Whitney beat The Beatles seven consecutive times with her hit singles which included 'Saving All My Love for You' and 'The Greatest Love of All'. The singles compiled her first album titled Whitney Houston and sold 3 million copies its first year then went on to sell 25 million worldwide, winning her her first Grammy award.

She continued building on to her success with her next album, but it was the 1992 film The Bodyguard that truly made her one of the best-selling artists of all time. The film itself may not have done well, but the soundtrack, featuring her most well-known song 'I Will Always Love You', sold 44 million copies around the world.

Whitney began dabbling in drugs, soon developing a addiction that affected her reputation and career. She was supposed to perform at the 2000 Academy Awards but was too drugged out during rehearsals that she lost the job.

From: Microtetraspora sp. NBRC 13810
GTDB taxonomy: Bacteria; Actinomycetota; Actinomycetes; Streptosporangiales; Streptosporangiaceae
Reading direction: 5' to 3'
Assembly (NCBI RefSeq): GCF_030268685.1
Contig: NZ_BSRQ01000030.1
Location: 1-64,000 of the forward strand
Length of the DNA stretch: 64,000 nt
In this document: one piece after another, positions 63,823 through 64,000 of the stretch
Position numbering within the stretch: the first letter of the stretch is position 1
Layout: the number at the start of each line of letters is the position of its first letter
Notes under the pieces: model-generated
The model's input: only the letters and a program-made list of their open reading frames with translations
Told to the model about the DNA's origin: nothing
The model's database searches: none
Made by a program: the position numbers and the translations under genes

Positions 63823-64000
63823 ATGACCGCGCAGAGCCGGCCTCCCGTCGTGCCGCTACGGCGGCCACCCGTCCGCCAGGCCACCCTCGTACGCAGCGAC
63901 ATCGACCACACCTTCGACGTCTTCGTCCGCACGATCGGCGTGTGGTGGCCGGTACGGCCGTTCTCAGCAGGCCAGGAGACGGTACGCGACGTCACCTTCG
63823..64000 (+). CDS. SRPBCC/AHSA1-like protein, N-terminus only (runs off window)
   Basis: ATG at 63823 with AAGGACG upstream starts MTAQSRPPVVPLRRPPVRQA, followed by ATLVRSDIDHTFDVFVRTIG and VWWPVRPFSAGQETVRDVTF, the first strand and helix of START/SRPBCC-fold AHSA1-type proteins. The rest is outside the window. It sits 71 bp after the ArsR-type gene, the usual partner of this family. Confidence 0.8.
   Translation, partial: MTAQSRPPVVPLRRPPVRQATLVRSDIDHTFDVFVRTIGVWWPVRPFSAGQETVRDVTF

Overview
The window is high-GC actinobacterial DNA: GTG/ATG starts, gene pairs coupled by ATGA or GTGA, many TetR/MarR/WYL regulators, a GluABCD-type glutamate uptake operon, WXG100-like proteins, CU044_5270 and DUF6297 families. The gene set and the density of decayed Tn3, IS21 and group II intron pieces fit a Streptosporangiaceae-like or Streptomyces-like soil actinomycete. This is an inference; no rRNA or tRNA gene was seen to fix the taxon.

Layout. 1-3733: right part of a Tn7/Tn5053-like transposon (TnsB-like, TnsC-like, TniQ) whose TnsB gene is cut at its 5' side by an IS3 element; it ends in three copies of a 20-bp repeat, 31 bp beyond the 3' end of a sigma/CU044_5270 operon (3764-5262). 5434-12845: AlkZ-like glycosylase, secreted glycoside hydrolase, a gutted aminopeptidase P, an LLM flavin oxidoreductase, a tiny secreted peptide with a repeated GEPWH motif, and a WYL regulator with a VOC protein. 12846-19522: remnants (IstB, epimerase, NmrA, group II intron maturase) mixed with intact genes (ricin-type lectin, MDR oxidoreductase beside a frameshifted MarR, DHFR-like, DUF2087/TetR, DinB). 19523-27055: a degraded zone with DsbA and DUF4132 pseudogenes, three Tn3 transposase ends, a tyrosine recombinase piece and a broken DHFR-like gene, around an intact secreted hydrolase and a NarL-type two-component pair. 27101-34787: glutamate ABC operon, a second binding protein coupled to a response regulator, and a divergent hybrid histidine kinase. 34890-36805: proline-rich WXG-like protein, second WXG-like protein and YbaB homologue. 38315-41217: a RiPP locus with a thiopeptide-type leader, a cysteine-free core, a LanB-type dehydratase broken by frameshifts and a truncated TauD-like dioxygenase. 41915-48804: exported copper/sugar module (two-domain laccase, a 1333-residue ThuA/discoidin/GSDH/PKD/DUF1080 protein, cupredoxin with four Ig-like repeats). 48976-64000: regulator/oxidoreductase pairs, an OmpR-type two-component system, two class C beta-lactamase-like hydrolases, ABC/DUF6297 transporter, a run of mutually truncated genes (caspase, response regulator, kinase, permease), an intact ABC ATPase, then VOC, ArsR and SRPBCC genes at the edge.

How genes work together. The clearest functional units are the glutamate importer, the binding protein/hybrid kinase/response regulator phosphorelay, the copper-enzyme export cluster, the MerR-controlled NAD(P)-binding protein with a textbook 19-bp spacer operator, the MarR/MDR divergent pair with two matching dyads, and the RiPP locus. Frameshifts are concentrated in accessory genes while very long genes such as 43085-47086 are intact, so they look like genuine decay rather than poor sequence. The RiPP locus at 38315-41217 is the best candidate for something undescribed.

Whitney Houston was found dead in a Beverly Hills hotel room in 2012.


February 12, 2014 - Sid Caesar

Sid Caesar was born to Jewish immigrants living in New York. Because of helping at the diner where his father worked, Sid learned how to imitate the dialects and accents of the widely diverse customers. He was still barely as tall as a table when he was able to perfectly talk with Italians in their accent. They loved it so much that they had him imitate the Polish, then Russians, and so on.

After graduating high school, Sid left home to pursue a music career. Being ineligible to join the musicians' union, he found work as a saxophonist at the Vacationland Hotel in the Catskill Mountains. Sid played in the dance band and learned to perform comedy, doing three shows a week. He was such an accomplished musician that he completed audit courses in clarinet and saxophone at the Julliard School of Music.